New York City Debt Collection Defense Attorney

Complaints about debt collectors are up

We came across this great ABC News video

about debt collector tactics on YouTube. The video, in which ABC has assembled a collection of tapes of abusive and harassing telephone calls from consumers and lawyers, dates from 2006, but sadly, things haven’t really changed in the intervening years. In fact, they’ve gotten worse.

The Federal Trade Commission ("FTC"), currently[1] in charge of oversight of the debt collection industry, said in its 2011 annual report, released in March of this year, that complaints about third-party and in-house debt collectors combined rose from 119,609 in 2009 to 140,036 for 2010, and accounted for about one quarter of all complaints it received. (The FTC oversees other industries as well as debt collection). Complaints about third-party debt collectors increased from 88,326 in 2009 to 109,0997 in 2010. Complaints about in-house collectors decreased slightly, but remained constant, with 32,200 complaints in 2009, and 31,952 in 2010.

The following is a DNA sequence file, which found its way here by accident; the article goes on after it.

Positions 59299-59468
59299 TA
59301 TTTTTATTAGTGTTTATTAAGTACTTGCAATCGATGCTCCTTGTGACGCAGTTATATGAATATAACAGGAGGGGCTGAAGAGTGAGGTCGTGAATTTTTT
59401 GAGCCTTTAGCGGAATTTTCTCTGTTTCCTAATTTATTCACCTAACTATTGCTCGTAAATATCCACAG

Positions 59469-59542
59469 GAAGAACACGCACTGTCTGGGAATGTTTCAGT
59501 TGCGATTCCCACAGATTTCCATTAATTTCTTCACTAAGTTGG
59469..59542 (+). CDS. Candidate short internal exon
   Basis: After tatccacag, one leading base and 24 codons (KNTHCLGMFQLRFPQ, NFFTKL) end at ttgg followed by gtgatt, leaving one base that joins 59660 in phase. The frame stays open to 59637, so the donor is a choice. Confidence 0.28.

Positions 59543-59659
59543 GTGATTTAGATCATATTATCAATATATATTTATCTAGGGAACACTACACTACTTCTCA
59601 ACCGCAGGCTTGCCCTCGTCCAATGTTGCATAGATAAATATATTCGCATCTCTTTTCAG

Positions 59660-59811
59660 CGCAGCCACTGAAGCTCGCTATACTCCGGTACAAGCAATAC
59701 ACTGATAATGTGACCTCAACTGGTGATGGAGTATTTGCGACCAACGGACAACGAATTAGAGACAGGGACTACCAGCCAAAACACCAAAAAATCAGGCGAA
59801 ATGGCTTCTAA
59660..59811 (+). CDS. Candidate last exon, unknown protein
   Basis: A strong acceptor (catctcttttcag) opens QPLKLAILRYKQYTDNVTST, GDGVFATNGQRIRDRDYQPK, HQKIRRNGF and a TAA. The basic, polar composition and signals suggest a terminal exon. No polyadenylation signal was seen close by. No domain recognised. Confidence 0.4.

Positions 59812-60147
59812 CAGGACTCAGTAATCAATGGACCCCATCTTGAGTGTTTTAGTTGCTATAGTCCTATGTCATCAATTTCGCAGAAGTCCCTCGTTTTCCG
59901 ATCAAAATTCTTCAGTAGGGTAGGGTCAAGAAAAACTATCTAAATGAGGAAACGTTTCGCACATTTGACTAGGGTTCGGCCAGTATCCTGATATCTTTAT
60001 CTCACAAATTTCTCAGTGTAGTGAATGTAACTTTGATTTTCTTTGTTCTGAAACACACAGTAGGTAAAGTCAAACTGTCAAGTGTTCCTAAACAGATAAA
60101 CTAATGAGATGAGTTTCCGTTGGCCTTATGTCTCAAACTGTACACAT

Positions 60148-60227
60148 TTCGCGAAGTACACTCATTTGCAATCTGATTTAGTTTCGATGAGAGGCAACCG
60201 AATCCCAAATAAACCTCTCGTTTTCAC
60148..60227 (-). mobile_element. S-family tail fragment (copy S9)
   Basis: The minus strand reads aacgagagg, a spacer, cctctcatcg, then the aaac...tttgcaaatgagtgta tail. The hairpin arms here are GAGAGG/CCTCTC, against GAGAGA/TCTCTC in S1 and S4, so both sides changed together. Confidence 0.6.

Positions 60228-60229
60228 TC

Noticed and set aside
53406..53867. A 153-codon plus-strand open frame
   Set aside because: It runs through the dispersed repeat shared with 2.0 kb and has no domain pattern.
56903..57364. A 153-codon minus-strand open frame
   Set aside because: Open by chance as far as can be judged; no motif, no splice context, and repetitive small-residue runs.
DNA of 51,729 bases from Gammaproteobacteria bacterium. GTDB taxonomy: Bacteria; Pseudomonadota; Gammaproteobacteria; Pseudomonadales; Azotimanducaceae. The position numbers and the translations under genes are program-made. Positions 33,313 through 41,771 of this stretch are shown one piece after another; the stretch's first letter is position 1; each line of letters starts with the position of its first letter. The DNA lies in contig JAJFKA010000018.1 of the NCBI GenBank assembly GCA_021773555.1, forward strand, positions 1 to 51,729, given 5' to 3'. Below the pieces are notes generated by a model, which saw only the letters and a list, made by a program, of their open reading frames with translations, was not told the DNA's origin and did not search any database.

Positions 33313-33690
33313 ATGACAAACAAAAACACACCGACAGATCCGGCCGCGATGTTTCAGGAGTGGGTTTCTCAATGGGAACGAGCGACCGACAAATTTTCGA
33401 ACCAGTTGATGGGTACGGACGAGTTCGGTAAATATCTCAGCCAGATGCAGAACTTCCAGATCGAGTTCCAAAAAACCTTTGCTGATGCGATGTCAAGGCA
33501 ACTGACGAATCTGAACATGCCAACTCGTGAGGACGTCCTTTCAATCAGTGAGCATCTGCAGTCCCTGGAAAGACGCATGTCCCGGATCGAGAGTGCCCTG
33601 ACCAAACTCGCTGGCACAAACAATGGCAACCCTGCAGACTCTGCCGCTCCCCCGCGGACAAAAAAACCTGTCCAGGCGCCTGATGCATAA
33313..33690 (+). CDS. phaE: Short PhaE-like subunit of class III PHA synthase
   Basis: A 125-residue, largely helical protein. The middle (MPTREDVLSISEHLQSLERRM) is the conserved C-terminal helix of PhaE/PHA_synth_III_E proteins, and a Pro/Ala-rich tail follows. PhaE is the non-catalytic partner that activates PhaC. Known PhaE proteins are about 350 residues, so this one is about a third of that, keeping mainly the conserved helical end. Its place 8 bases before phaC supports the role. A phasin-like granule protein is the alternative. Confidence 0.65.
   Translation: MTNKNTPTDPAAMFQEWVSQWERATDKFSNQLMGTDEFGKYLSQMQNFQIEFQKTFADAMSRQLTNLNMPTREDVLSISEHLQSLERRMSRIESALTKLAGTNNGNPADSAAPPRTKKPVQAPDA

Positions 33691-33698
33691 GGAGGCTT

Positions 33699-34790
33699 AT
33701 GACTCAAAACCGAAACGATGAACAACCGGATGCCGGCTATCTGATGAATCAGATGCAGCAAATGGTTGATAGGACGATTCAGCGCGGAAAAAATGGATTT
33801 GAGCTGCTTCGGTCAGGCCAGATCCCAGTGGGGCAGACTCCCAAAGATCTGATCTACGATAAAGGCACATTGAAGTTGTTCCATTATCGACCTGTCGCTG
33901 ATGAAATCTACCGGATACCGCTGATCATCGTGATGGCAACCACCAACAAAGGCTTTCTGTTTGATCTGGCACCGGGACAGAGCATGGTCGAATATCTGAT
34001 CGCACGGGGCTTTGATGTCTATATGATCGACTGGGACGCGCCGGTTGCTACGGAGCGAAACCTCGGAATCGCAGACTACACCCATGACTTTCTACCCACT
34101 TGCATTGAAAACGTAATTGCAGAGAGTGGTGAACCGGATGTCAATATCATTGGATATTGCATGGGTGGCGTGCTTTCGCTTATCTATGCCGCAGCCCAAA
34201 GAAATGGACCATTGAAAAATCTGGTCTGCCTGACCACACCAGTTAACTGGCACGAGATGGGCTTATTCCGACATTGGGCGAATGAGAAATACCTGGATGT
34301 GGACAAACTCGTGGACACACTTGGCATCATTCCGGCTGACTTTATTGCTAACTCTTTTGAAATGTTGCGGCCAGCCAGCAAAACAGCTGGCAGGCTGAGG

The most frequent complaint, which will come as no surprise, was harassment by debt collectors. This complaint accounted for 49.7% of all complaints received by the FTC in 2010. These included complaints that debt collectors used obscene or profane language, called at inconvenient hours, or hours prohibited by law, or threatened to use violence. The second most frequent complaint, accounting for 31.1% of total complaints to the FTC, was demanding a larger payment than is permitted by law. The third was failing to send the consumer the proper notice of the debt required by law, and the fourth making threats against the consumer if he or she does not pay.

The Consumer Financial Protection Bureau ("CFPB"),will begin working with the FTC in July to oversee the debt collection industry. We are hopeful that the CFPB will have some teeth to protect the consumer against these kind of abuses once all the wrangling is over in Congress about the Bureau’s leadership and responsibilities.

-Sheril Stanford